Bernie Sanders has won a major concession from Hillary Clinton, who committed on Wednesday to a plan that would make college free for more than 80% of American families by 2021.
Clinton's new plan would make college tuition-free for all students from families making $125,000 a year or less. It would start at $85,000 and increase by $10,000 each year, paid for by closing high income tax loopholes, according to a campaign aide.
The announcement is a major victory for Sanders and his supporters. Clinton's plan would ultimately require only the top 15% or so of households to pay for college—as close to a full endorsement of Sanders' free college plan as the Vermont Senator could hope for.
Sanders praised the announcement in glowing terms. “This proposal, when implemented, will revolutionize the funding of higher education in America, improve the economic future of our country and make life immediately better for tens of millions of people stuck with high levels of student debt," he said.
" I want to take this opportunity to applaud Secretary Clinton for the very bold initiative she has just brought forth today for the financing of higher education," Sanders added.
It is unlikely that such a plan would pass in a Republican-controlled Congress. And questions remain about whether state governments could obstruct funding.
Still, the plan is a symbolic step toward unity in the Democratic Party, and could help push Sanders into endorsing Clinton. "While Donald Trump offers little more than broken promises to get rich quick, I remain committed to ensuring that a college degree is attainable for anyone in this country with the desire and determination to earn one," Clinton said in a statement.
Her announcement follows a private meeting between Clinton and Sanders last month in a Washington, D.C., hotel in which Sanders pressured his Democratic rival to take up his liberal agenda. Clinton's plan had formerly been to make college "debt-free" through a series of measures including reducing college tuition, increasing Pell grants and allowing students to refinance their loans.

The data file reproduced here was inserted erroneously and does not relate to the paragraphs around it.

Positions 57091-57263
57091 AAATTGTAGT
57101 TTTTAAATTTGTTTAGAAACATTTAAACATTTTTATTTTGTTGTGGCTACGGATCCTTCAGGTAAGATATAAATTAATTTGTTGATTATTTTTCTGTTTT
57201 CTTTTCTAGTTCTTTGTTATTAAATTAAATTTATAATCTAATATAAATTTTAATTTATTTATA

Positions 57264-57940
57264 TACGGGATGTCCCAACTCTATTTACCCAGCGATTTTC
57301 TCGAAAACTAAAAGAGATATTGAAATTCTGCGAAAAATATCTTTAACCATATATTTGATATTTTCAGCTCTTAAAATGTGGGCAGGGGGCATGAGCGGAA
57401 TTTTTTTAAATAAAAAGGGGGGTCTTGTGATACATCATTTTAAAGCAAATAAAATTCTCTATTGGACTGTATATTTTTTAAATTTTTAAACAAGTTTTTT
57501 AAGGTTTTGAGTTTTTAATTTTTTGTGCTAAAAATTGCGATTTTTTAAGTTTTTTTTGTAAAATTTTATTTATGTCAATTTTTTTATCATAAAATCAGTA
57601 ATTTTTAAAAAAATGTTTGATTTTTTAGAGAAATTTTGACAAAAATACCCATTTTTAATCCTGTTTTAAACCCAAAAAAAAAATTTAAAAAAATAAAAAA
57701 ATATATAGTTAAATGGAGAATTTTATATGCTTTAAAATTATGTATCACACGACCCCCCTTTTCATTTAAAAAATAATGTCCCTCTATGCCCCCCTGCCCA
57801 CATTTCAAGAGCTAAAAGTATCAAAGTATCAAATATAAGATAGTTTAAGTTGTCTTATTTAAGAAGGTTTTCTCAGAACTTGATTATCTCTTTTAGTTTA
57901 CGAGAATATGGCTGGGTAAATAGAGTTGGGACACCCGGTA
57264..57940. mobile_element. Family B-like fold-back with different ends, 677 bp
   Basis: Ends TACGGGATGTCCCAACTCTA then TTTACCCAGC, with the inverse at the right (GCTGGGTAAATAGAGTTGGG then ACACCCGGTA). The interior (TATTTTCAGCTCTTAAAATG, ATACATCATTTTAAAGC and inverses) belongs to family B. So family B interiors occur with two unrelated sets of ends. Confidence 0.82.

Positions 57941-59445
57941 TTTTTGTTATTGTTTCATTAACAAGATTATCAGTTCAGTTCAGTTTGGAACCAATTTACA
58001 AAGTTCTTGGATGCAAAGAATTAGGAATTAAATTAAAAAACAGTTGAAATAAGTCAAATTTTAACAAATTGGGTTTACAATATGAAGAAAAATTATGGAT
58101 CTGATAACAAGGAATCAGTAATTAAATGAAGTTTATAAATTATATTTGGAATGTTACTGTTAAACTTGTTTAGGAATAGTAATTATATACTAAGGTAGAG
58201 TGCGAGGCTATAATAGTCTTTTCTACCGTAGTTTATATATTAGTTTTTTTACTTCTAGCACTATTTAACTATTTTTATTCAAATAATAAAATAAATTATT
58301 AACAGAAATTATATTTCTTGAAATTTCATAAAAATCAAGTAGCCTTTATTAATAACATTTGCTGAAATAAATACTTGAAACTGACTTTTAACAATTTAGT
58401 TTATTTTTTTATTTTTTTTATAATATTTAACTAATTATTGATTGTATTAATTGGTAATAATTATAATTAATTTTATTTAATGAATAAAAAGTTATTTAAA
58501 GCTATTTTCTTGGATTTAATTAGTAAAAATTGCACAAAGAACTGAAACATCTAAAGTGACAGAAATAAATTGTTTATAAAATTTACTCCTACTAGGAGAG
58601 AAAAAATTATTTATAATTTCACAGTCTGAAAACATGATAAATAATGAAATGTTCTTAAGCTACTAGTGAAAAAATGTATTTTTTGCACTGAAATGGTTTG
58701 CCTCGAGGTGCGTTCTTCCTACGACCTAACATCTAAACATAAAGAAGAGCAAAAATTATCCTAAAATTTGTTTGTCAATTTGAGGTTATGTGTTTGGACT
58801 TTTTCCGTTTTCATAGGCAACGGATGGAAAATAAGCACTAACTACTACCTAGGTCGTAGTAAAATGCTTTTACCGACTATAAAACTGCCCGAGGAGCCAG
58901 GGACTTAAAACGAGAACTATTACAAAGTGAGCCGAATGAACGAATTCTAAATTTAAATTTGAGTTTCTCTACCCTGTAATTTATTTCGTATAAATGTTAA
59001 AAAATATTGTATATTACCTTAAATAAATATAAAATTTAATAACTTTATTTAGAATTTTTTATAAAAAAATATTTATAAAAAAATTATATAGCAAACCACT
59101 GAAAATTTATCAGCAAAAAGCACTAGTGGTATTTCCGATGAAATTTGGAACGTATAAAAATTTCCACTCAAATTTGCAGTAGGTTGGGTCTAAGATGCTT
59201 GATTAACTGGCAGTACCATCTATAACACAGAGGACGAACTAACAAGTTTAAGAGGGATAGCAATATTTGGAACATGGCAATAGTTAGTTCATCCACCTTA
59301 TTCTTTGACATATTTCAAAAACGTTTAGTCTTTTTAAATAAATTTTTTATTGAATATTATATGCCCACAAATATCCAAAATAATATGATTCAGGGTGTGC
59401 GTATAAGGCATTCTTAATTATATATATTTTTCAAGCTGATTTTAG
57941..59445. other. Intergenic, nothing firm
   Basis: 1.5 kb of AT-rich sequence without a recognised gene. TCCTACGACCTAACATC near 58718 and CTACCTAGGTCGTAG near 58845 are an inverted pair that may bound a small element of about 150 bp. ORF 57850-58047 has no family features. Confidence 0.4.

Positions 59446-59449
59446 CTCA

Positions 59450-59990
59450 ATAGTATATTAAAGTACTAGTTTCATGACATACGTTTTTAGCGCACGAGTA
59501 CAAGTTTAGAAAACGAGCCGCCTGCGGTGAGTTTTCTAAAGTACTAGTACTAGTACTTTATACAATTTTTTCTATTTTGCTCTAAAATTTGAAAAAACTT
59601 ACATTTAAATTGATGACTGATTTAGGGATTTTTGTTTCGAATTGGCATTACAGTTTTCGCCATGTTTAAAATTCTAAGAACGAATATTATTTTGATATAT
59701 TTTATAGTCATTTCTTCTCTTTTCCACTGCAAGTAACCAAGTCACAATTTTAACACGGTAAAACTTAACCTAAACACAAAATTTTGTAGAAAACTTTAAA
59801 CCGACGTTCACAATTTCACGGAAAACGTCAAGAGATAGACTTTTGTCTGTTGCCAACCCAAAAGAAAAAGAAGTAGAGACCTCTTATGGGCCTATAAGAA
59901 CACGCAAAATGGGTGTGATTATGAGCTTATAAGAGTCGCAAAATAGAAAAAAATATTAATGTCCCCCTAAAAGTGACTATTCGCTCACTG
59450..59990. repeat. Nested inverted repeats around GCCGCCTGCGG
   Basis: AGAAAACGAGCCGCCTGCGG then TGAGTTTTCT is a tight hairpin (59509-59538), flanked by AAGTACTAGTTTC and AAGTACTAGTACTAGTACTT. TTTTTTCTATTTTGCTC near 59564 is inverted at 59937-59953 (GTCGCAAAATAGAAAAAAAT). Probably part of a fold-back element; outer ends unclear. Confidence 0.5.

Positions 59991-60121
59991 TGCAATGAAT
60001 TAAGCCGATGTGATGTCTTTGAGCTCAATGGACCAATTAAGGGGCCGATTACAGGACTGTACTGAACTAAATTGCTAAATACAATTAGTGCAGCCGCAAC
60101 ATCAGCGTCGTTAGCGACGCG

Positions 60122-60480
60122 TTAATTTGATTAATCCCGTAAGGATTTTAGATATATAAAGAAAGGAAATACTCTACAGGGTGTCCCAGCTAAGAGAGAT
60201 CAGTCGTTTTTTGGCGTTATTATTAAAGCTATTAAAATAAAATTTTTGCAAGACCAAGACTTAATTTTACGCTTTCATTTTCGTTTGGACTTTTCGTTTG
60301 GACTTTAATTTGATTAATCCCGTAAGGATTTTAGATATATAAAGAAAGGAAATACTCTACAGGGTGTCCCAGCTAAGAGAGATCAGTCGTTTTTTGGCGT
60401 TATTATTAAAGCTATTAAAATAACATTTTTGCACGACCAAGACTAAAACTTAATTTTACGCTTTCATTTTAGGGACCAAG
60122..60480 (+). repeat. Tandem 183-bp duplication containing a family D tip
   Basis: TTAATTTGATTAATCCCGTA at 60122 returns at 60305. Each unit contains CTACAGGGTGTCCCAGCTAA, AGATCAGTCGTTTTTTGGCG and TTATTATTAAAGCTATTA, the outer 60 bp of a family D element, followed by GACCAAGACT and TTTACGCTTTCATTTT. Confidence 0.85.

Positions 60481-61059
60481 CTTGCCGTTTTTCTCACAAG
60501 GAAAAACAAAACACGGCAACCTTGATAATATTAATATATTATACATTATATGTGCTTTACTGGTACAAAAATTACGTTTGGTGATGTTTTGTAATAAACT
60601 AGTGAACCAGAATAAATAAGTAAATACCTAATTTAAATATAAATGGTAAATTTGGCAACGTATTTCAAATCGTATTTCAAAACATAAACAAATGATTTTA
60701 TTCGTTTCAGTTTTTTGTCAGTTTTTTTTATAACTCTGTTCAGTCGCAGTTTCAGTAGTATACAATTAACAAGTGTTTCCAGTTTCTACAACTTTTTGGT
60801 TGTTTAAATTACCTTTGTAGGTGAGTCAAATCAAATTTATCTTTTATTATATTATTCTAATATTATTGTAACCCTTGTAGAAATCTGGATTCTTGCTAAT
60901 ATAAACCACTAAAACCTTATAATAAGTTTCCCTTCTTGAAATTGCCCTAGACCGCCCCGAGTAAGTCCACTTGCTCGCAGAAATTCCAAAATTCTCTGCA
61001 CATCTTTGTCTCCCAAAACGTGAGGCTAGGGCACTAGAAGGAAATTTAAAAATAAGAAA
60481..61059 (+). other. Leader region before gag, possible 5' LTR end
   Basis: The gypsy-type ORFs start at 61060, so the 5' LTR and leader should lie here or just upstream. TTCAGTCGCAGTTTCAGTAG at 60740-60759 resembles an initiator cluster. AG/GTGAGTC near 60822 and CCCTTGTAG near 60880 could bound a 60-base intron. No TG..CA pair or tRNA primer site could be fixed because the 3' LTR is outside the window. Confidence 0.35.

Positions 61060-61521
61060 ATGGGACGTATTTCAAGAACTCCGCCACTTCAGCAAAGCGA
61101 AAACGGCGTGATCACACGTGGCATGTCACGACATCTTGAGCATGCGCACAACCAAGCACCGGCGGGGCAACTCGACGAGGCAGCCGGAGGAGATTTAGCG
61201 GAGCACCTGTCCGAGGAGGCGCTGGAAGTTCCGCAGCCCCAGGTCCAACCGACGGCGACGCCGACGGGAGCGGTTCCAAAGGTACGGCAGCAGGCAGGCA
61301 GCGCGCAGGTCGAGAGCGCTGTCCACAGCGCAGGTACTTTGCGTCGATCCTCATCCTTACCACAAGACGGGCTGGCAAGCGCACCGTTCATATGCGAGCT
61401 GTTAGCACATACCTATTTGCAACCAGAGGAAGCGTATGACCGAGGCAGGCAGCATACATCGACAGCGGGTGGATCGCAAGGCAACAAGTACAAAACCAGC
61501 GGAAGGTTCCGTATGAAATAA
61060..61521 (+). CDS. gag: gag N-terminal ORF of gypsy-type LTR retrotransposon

Clinton had previously opposed Sanders' "tuition-free" college proposal on the grounds that children from wealthy families should not go to college for free. "I disagree with free college for everybody. I don’t think taxpayers should be paying to send Donald Trump’s kids to college," Clinton said during the Democratic debate in November.
The new plan charts a middle road, as families making more than $125,000 a year would not be covered. An aide for Sanders said the plan " combines the best features of plans" by Clinton and Sanders.
Liberals have long pushed for aggressive measures to take on student debt, which has ballooned well over $1 trillion nationally in recent years. The Progressive Change Campaign Committee, which has pushed for debt-free college, applauded the plan. "This represents a doubling down by Hillary Clinton on the idea that if you're a student in America, you should be able to attend your state's public colleges or universities and graduate with zero debt," said Adam Green, co-founder of PCCC.
Despite losing the Democratic primary, Sanders has withheld his endorsement from Clinton in the hopes of winning more policy concessions. The Democratic National Committee's platform committee has adopted several key Sanders positions in its draft, including proposing an end to the death penalty and breaking up the large financial institutions.